[00:07:27] (Tom) It is. It is and it’s and it takes practice. It’s something I still practice that I go backward and forwards with, you know, where I regress and progress, you know. But that notion of being mindful and being where you are and just being available to your present circumstances, I mean, that is just a wonderful, peaceful way to live. You know, feeling like. OK, I’m here. The world is what it is right now, it’s exactly how it’s supposed to be right now. I’m not in charge of it. You know, these are all things that bring me a lot of happiness and peace. It’s amazing how quickly I can discard them for trying to, you know, arrange everything in my life and think about how all the things I have to do and where else I have to be, especially when I’m moving around so much, you know. But so you have to practice it. And it doesn’t, I don’t think it’s a natural state of mind fo most of us to live at a pretty fast pace.

[00:08:26] But and maybe that’s what I do love about what I do. I finish the research and the travel and I get to sit down and write the book.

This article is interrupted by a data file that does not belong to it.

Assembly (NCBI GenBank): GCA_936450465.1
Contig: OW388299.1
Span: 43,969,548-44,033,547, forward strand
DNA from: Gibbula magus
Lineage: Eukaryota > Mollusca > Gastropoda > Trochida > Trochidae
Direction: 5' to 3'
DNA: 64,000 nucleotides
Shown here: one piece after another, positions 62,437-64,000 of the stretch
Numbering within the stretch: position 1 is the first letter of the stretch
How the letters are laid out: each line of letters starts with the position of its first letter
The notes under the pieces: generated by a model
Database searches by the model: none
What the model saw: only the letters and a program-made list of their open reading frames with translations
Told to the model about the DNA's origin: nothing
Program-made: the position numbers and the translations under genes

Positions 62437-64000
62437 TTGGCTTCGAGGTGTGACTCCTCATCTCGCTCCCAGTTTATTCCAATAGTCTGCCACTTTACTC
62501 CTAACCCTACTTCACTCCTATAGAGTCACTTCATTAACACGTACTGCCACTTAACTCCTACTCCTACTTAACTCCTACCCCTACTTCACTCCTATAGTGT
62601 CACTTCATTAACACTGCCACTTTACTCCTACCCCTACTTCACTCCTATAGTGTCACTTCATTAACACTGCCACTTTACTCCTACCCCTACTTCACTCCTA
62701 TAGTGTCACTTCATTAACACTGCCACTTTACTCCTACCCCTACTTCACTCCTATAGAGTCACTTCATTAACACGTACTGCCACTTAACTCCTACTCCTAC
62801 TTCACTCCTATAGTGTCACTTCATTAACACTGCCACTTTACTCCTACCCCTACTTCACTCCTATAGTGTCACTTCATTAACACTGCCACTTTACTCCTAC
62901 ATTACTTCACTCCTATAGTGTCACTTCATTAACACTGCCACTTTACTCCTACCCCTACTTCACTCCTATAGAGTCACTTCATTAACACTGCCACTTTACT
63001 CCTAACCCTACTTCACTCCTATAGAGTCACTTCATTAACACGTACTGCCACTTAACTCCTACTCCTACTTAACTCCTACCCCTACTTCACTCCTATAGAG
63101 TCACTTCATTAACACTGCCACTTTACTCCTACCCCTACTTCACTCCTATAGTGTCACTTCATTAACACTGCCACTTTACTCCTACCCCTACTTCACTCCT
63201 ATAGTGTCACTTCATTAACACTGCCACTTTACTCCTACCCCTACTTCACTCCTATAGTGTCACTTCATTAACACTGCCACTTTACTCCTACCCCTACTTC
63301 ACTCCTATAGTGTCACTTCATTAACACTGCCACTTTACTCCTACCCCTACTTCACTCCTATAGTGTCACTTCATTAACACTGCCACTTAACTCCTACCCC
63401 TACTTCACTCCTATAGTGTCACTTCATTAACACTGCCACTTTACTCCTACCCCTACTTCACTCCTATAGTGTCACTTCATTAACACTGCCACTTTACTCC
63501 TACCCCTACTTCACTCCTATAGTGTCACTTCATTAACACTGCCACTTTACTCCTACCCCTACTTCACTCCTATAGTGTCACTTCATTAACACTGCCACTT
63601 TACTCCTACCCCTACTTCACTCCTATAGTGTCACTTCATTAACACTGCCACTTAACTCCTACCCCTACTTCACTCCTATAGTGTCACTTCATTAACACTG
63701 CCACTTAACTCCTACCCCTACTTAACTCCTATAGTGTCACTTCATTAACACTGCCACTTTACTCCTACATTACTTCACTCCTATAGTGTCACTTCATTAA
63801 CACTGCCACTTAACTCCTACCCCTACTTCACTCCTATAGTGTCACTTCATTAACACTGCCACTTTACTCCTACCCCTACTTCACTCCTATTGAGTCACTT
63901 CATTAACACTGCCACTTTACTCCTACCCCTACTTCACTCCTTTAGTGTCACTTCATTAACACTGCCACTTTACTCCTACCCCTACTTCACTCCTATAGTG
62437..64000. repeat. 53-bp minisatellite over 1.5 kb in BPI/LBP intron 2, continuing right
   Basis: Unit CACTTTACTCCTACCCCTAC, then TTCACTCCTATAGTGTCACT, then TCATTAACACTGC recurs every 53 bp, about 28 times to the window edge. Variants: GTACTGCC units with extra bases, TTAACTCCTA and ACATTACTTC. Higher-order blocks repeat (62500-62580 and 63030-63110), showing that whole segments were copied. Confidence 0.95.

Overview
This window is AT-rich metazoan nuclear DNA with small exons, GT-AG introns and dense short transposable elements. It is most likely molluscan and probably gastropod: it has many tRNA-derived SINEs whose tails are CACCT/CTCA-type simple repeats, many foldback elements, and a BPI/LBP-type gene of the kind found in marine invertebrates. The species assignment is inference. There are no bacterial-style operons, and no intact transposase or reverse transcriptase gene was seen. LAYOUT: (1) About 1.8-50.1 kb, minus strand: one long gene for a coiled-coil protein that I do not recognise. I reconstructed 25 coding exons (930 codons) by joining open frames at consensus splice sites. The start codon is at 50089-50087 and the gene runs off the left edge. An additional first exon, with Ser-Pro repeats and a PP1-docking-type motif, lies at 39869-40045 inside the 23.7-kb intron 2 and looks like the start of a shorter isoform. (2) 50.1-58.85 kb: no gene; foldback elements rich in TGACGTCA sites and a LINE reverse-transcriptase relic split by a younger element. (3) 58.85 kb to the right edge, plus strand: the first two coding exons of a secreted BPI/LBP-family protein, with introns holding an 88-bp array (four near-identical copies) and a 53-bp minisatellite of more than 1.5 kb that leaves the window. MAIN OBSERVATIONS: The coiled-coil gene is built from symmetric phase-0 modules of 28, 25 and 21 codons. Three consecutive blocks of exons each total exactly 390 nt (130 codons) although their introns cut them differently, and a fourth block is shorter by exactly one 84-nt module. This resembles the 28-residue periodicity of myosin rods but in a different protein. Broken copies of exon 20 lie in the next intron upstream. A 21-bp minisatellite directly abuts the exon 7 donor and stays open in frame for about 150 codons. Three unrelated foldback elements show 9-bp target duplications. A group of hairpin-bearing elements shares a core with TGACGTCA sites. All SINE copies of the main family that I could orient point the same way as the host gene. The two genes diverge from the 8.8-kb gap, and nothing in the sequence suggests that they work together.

[00:08:35] I love the golf, but that’s probably my favorite part of it is sitting here at this desk for six months because I am totally present. I am literally lost in what I’m doing in the moment and time disappears and I feel productive and I feel like I’ve made the most of that day. And I was there for every minute of it, even if I was lost in a story about something else.

[00:09:03] (Kevin) Well we live in a day and age of multitasking. The iPhone changed everything. You have people there checking their email on their phone, they’re text messaging, they’re looking on the Internet, they’re doing all this stuff and they may think they’re being productive. But the reality is, is they’re being inefficient. And whatever it is that they’re doing, they’re not enjoying it as much. They’re not giving it their best effort because they’re not giving it their best focus. And then it just feels like you’ve got a bunch of balls in the air. And if you’ve ever tried to juggle a bunch of things, at some point you just get exhausted from the hustling around.  (Tom) Oh, yeah.